Dana Vickers Shelley said, "to smile...and to breathe..." and Dianne Bergstedt said, "How to breathe." Smiling and breathing are two of the first things to be lost when you're nervous--it's part of the normal fight-or-flight syndrome. (Ironically, smiling actually releases body chemicals that help you calm down--so make sure you smile.) Other readers have had this problem, and I wrote "When the speaker needs to catch her breath" just for them. You'll learn about breathing exercises you need to practice regularly that will provoke a "relaxation response" that will help you react by breathing, rather than losing your breath.
Heather Miguel Kelson said, "everything. I am horrible at public speaking." Probably not true, but check out "Confidence: Fake it until you make it" if you are your own worst critic. Most of the time, the audience can't tell you're nervous, so make the most of that!
Tilly Evan Jones said, "the names I need to introduce." Here's where notes are essential, and there's no shame in using them. If you don't have a lectern in front of you, hold some large index cards--or a Kindle,
which I like to use for introductions. You can email a document right into this e-book-reader, adjust the type to the right size for you, and read from it even in direct sunlight. Read my review of the Kindle for speakers to learn more.
Natasha Burnett said, "All the important points." Boil them down into an easy-to-remember three-point message, a great way to organize your thoughts so your audience can easily follow them and, better yet, you can recall them when you need to. With enough practice, you can use this method to speak without notes.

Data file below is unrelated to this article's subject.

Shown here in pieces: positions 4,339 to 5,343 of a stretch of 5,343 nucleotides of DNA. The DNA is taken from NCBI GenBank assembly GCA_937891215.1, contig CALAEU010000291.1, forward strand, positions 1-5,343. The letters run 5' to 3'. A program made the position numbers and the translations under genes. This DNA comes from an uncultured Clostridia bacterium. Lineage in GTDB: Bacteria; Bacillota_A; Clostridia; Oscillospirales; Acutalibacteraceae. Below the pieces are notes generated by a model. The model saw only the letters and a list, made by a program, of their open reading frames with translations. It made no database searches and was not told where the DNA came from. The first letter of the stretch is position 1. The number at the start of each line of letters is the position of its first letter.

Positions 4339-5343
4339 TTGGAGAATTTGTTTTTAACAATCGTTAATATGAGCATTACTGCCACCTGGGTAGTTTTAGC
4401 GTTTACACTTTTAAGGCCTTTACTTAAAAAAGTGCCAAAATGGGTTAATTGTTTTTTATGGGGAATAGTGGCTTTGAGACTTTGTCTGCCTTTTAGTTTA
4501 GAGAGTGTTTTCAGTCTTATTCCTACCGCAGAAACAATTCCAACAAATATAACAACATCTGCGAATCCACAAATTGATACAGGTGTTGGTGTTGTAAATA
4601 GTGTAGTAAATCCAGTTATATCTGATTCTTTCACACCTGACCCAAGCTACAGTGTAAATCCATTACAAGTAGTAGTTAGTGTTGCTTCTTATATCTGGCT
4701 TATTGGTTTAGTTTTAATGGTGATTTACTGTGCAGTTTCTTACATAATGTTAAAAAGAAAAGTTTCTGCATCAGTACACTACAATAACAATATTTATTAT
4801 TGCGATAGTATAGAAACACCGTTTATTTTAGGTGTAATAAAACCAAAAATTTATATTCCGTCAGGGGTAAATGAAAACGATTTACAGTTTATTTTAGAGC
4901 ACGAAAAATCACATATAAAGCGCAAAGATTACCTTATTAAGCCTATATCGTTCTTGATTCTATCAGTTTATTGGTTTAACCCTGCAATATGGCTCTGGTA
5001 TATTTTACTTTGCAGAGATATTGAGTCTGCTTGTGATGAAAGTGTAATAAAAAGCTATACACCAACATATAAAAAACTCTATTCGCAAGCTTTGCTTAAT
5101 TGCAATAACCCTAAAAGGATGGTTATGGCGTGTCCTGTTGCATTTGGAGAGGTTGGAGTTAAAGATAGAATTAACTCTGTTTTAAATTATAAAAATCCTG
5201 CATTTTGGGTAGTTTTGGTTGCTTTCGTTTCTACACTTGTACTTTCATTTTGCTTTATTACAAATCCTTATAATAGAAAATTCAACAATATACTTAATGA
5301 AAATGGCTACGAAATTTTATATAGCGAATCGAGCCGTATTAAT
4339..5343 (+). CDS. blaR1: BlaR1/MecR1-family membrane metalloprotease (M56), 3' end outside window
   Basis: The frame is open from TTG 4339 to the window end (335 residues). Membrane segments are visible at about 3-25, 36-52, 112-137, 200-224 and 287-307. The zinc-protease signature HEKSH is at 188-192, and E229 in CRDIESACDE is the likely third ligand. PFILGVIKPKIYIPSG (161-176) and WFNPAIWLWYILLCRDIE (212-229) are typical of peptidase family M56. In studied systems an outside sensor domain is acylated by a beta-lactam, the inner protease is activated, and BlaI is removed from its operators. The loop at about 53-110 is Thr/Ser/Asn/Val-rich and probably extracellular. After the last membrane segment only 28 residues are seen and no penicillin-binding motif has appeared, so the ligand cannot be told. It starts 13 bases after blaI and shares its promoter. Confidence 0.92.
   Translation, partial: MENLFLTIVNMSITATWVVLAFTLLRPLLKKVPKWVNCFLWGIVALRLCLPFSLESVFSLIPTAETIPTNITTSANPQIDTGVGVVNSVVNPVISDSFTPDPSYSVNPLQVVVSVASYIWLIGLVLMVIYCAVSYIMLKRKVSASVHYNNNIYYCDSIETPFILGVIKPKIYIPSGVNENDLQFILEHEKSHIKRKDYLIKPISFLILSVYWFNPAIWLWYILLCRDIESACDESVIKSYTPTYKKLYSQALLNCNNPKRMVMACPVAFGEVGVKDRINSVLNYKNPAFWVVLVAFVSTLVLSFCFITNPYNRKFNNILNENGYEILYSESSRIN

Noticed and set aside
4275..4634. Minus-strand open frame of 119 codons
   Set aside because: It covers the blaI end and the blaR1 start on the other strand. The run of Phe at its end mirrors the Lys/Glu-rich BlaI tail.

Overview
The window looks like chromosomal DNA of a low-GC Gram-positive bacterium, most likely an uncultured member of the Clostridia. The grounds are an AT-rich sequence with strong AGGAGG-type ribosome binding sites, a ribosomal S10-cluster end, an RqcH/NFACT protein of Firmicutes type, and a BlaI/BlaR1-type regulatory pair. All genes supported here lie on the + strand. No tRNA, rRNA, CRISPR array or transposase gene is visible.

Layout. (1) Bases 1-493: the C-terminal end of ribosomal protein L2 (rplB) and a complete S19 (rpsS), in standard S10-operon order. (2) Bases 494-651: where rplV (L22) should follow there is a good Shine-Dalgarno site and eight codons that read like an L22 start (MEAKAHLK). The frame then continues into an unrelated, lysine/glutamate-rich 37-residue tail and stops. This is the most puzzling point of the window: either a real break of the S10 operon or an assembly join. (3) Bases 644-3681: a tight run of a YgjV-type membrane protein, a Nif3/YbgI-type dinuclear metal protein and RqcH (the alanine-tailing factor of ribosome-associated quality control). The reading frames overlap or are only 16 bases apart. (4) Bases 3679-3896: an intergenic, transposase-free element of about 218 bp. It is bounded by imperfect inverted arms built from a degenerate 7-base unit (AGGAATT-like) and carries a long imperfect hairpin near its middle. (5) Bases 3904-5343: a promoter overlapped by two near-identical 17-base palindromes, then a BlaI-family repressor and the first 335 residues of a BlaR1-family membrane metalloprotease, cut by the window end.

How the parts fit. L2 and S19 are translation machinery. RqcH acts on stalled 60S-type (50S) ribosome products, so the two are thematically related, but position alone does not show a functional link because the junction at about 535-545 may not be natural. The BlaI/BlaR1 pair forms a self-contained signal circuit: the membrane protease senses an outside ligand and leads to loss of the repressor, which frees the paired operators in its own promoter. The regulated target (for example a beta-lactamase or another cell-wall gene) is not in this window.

Yvette Cook said, "To make eye contact" and Emily Culbertson said, "to speak slowly," highlighting two factors that audiences appreciate. And here again, notes come in handy. If you are speaking from a text, annotate it with reminders to yourself. For eye contact, you might want to write in "LOOK UP" or "LOOK LEFT" every paragraph or so, and for speed, a "SLOW DOWN" reminder can help, as can building in pauses and ellipses into your text. So one example might look like this:
I especially want to emphasize [LOOK UP] how important your feedback will be during this public comment period. [PAUSE] We are hoping that you will write....phone in....or share your comments [LOOK UP] between now and November 30. I know this group is not full of shy people [WAIT FOR LAUGH, LOOK UP, SMILE], so I'm counting on you.You also need to practice those techniques. Ideally, notes like the ones above are used in practice, but you can certainly use them in real time if they won't trip you up even more.
Jennie Poppenger said, "deodorant." To which I can only say, tape a note to your bathroom mirror. If perspiration is an issue due to nerves, check out the breathing exercises noted above to focus on the real issue, your speaking anxiety.
What do you think you're going to forget once you start speaking? Share your thoughts in the comments.
Learn how to be a dynamic speaker in my next two-day workshop, Good on Your Feet: A dynamic speaking skills workshop, November 3 and 4 in Washington, DC. And if you subscribe to Step Up Your Speaking, the free monthly email newsletter from The Eloquent Woman, you'll get 25% off the workshop registration fee. Go here to subscribe...then become a fan of The Eloquent Woman on Facebook and join the conversation with thousands of other women (and men) about public speaking skills and confidence.